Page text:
The paleo diet: for whom and why?

paleo diet
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Is the paleo diet really eating like the caveman? The paleolithic diet keeps getting talked about, but is it just another trendy restrictive diet or is there scientific evidence to back up its benefits? If so, which ones and for which person profiles? Let’s get to the heart of the matter to see more clearly….

 The paleo diet – the history of mankind

Despite modern comfort and recent progress in health care, it is clear that the results are not glorious: fatigue, stress, explosion of chronic diseases… Obesity, high blood pressure, diabetes type 2, cardiovascular disease, gout or cancer are constantly increasing. These findings have led various researchers such as Loren Cordain, Staffan Lindeberg, Linda Frassetto, Boyd Eaton and Anthony Sebastian, to seek and find the solution in the way of life of our ancestors. Archaeological discoveries have thus confirmed that the caveman or prehistoric man lived in most cases without or with few chronic diseases (which does not mean, of course, without other health problems, such as infections etc.

The main principle of the paleo diet: nutrient density

Even if the diet is not 100% identical between these indigenous peoples, the main lines are the same: vegetables, fruits, animal proteins and quality fats, combined with daily physical movement and a life that follows circadian rhythms : this is what would seem to protect them against the most common chronic diseases. We also see that when these peoples adopt our “civilizing” habits, they quickly develop chronic diseases.

The paleo diet or the caveman diet aims to mimic the way our ancestors ate. The Palaeolithic period, or the age of cut stone, which began some 2.5 million years ago, was marked by physiological changes that coincided with the discovery of fire, and All these changes have strongly impacted the development of modern man with a larger brain and a decrease in the length of the digestive tract. The diet and lifestyle of our ancestors had a major impact on our genetic evolution over a very long time. In comparison,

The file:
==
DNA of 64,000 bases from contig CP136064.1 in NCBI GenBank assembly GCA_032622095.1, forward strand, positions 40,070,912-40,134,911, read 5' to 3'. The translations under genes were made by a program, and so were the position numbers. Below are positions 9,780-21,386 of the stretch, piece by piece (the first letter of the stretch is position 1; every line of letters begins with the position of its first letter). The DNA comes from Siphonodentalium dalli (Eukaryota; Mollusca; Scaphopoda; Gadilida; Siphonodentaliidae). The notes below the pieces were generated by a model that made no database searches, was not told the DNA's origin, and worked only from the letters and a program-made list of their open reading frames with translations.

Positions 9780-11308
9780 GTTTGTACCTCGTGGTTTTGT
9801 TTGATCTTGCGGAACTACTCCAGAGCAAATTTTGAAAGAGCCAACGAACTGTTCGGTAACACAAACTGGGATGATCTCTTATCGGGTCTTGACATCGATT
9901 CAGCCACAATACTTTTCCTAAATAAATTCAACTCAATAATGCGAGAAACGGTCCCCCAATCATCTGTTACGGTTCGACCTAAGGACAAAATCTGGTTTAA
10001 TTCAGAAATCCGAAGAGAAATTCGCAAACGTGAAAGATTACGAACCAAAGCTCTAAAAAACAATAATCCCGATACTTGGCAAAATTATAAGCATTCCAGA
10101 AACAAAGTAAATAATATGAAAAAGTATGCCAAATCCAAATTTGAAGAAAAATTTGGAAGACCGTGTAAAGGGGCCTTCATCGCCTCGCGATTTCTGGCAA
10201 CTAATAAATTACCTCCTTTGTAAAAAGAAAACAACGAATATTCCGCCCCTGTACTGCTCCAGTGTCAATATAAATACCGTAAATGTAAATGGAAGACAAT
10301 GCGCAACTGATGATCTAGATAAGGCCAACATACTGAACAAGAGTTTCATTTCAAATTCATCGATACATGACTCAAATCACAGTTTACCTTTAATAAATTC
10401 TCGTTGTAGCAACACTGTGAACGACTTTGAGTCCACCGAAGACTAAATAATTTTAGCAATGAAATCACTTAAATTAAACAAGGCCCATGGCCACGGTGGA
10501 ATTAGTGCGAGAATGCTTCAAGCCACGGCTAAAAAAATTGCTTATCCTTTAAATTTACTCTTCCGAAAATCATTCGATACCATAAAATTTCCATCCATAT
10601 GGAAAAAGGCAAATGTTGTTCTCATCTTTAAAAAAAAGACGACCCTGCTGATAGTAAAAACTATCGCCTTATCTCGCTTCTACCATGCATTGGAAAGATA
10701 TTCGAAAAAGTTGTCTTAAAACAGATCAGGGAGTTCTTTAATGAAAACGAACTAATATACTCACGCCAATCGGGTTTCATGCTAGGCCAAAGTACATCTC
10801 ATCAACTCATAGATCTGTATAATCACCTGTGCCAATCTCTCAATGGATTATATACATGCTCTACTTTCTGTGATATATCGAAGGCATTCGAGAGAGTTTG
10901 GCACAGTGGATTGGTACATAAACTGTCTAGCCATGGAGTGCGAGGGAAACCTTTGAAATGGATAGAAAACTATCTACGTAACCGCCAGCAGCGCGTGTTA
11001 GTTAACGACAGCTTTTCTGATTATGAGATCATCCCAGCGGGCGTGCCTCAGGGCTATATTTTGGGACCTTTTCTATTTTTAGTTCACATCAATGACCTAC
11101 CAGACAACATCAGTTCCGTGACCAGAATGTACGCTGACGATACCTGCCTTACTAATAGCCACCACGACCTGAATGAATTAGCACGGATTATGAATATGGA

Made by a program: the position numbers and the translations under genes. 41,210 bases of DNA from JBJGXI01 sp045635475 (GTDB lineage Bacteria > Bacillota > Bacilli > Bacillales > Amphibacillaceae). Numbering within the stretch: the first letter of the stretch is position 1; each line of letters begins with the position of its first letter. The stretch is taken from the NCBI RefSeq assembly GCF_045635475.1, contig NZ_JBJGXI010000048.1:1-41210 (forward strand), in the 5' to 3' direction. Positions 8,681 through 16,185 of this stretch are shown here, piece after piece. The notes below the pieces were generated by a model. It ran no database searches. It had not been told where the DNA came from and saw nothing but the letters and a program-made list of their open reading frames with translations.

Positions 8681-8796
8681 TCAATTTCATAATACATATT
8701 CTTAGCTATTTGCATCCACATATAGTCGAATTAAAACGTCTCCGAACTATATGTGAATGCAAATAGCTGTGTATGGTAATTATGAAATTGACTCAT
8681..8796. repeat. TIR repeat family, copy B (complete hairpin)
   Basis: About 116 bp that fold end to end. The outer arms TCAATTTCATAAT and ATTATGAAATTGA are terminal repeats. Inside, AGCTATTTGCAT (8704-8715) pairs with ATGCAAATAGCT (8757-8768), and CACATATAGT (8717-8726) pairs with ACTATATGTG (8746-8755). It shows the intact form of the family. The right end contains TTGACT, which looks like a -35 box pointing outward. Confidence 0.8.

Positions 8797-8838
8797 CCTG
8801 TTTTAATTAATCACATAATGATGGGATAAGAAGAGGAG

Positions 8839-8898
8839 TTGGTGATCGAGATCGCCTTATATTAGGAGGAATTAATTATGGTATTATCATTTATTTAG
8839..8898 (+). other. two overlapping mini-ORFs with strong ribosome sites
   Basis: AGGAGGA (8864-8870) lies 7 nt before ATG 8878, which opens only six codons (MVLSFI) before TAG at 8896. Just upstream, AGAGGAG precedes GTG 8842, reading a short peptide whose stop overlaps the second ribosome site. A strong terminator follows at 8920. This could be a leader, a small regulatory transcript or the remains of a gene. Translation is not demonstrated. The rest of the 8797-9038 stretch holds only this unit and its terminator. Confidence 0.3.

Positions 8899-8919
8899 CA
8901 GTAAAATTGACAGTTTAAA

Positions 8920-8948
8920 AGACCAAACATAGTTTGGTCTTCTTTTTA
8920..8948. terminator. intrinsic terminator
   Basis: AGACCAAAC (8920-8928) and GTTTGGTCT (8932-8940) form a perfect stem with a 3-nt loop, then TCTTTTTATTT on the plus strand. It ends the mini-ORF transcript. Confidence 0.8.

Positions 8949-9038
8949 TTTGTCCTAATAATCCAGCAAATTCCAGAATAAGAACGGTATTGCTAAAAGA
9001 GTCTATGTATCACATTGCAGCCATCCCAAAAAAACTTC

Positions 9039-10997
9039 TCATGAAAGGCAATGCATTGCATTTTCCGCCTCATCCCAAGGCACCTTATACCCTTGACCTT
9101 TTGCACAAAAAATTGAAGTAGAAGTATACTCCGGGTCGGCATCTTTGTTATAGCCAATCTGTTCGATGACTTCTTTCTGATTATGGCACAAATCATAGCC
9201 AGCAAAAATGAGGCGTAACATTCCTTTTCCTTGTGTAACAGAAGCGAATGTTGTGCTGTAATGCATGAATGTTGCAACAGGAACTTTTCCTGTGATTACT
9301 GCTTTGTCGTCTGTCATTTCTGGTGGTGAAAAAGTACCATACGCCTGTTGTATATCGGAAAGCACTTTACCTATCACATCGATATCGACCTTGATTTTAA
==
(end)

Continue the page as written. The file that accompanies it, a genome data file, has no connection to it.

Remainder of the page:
Eating to support our genetics

From an evolutionary point of view, our world has changed enormously over the past 100 years and with it our eating habits and our way of life, while our genome remains the same as in our ancestors. There is clearly a gap between our genetic heritage and today’s environment to which we have simply not yet adapted genetically.

Paléo on a daily basis: what do we eat then?

This diet is first and foremost a way of eating very raw, without ultra-processed products and very rich in nutrients. Then, all the products that have been brought to us with the agricultural, industrial and chemical revolutions are therefore excluded from this diet such as cereals, legumes, dairy products, refined sugar, sweeteners and preservatives. So what’s left to eat, you might be wondering?! Well, quantity of vegetables, tubers and roots (for their fiber intake), quality proteins such as oily fish, seafood, meat or eggs, oilseeds (walnuts, almonds, etc.) as well as good fats in the form of olive oil, coconut oil and animal fats. Finally, fruit can be consumed in moderation.

This way of eating naturally rebalances the macronutrients and the balance on the plate. Nowadays, many people get more than 50% of their daily calories from carbohydrates, in accordance with certain health recommendations such as the PNNS (National Nutritional Health Plan). This, in the long term, can be a problem especially for people with a genetic predisposition to metabolic diseases. Human beings are fortunate to be able to use the three main categories of macronutrients (carbohydrates, lipids, proteins) as a source of energy, but the problems when consuming too many carbohydrates are numerous, in particular that of addiction. , very strong with carbohydrates. We then lose metabolic flexibility and our ability to use fatty acids (fats) and proteins for energy is reduced. In addition, overconsumption of carbohydrates, especially refined carbohydrates, is an intake of empty calories that increases blood sugar fluctuations, thus tiring our pancreas and reducing our insulin sensitivity.

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